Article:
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The life of a slave

"The life of a slave" Continued...

Issue: "The Haiti quake," Feb. 13, 2010

Q: So you have all these influences tugging at you? Tugging is a good word, 'cause we never had the family band: We always fought about music. My brother played blues and my sister has a master's degree in classical organ. So as you can see it was a pretty crazy household.

Q: You mentioned somewhere that as a small boy you saw very little of your father. He came home from practice, closed himself in his study, and you would push drawings and other things under his door to try to get his attention. Did it work? No, it didn't, actually. I wrote a song called "Underneath the Door." I grew up eating supper at 8 o'clock because my mom would wait for my dad. In those days when the father would come home the kids would come to the door and greet him. My kids don't do that with me; they just sort of look up from their video games and say, "Oh, you're home."

Q: You were the designated dad-bringer. My family would always send me to go get my dad, and I had to get his attention somehow, because he was locked away in his study. But he was a phenomenal person, my father. The older I get the more I appreciate him. He was a good man.

Q: That sounds frustrating. It was frustrating. One of my major themes is that you are not your gift, and my father thought he was his gift. He thought that medicine was all he was, so when he was forced to retire he died a few months later. He could not imagine living without being a doctor.

Q: I've read that you became a Christian at age 8. Even then I fought the status quo: They asked, "So you've asked Jesus into your heart?" And even as a little kid I said, "No, He's asked me into His heart." I recognize that the impetus really came from Him and that He was inviting me, and that was big.

Q: And when you were 14 a black Bible teacher became important to you. Yeah, an old woman in our town, who was blind, taught the Bible from memory. She had the whole Bible memorized. Through being exposed to her I just got this bizarre hunger for Scripture. From the time I was 14 up into my 20s I read a book of the Bible a day; I was a total Bible geek. I discovered that if I finished everything by 3 o'clock in the day, I could generally get whatever book I wanted read.

Q: Any book in a day? Philemon was an easy night. Psalms was a little harder. I did that for years and years and could never get enough. So often God gives us gifts and we misuse them. I turned into a Bible-thumper, beating people up with the Bible. I cringe at how I treated people in those days, but God still used it.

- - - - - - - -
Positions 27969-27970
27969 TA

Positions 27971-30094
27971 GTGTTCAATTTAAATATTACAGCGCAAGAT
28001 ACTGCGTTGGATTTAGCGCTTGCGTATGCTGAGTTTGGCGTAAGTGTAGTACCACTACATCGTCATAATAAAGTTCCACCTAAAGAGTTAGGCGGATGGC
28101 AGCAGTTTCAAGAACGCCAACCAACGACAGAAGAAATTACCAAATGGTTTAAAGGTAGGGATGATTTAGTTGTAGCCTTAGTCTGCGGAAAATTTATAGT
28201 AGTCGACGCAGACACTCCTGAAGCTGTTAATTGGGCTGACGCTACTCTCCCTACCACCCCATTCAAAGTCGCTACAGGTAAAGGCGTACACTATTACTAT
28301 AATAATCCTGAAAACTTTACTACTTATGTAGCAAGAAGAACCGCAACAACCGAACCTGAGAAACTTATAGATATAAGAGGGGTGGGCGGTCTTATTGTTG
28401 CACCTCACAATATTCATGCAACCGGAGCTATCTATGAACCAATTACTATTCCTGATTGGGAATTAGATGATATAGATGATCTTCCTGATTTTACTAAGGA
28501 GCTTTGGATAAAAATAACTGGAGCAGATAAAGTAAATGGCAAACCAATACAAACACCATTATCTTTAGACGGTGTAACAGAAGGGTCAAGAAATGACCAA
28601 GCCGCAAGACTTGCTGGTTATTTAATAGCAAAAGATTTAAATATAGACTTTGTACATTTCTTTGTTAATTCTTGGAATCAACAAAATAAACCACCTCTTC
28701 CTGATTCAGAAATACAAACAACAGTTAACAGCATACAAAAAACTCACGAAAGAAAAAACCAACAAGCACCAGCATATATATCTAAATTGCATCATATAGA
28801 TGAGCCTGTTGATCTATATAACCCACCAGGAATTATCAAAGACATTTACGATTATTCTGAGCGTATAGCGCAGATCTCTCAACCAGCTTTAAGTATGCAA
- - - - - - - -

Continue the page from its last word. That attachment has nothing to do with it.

Q: In high school you went to school only two or three days a week and spent the rest of the time walking around the mountains? In our school nobody kept track of where I was. I was very serious and not until college did I find anybody who was really serious about learning.

Q: You found Professor Bill Lane at Western Kentucky University. Yes, majoring in forestry. I wanted a job that didn't have anything to do with people. But then I met Bill Lane and everything changed for me.

Q: How did Bill Lane affect you? He was a biblical scholar, pastor of the church I went to, and the life-giver who brought together the puzzle pieces of my life without even knowing he was doing it. He's the person who said, "You know, I think you have gifts for music; I think you should write us a song."

Q: How did he discern that? He used to say, "You can play guitar, you can attract girls with guitars." It was nothing remotely spiritual. But even when I started writing music for his sermons, it wasn't a deeply spiritual experience for me. I was just trying to please Bill. From that I've learned that God even uses our mixed motives. God uses those things, thank goodness, because it's all we've got. He takes our foolishness and our fragileness and does incredible stuff with them. Praise Him for that.

Q: Is the "Christian music industry" healthy? The good news is the industry as we've known it is dying, and the internet and people doing it on a smaller scale is growing. When I was younger you started playing around at local churches and gradually the circle of churches you played in got bigger and bigger. Early on it was a family, and then as the industry rose up the family died. The good news is the family is kicking again. Local artists, playing in your local church: The value of that is coming back. It's weeding out the suckers, too, which is a good thing. The industry doesn't have this promise anymore to make people famous, and that's a good thing.

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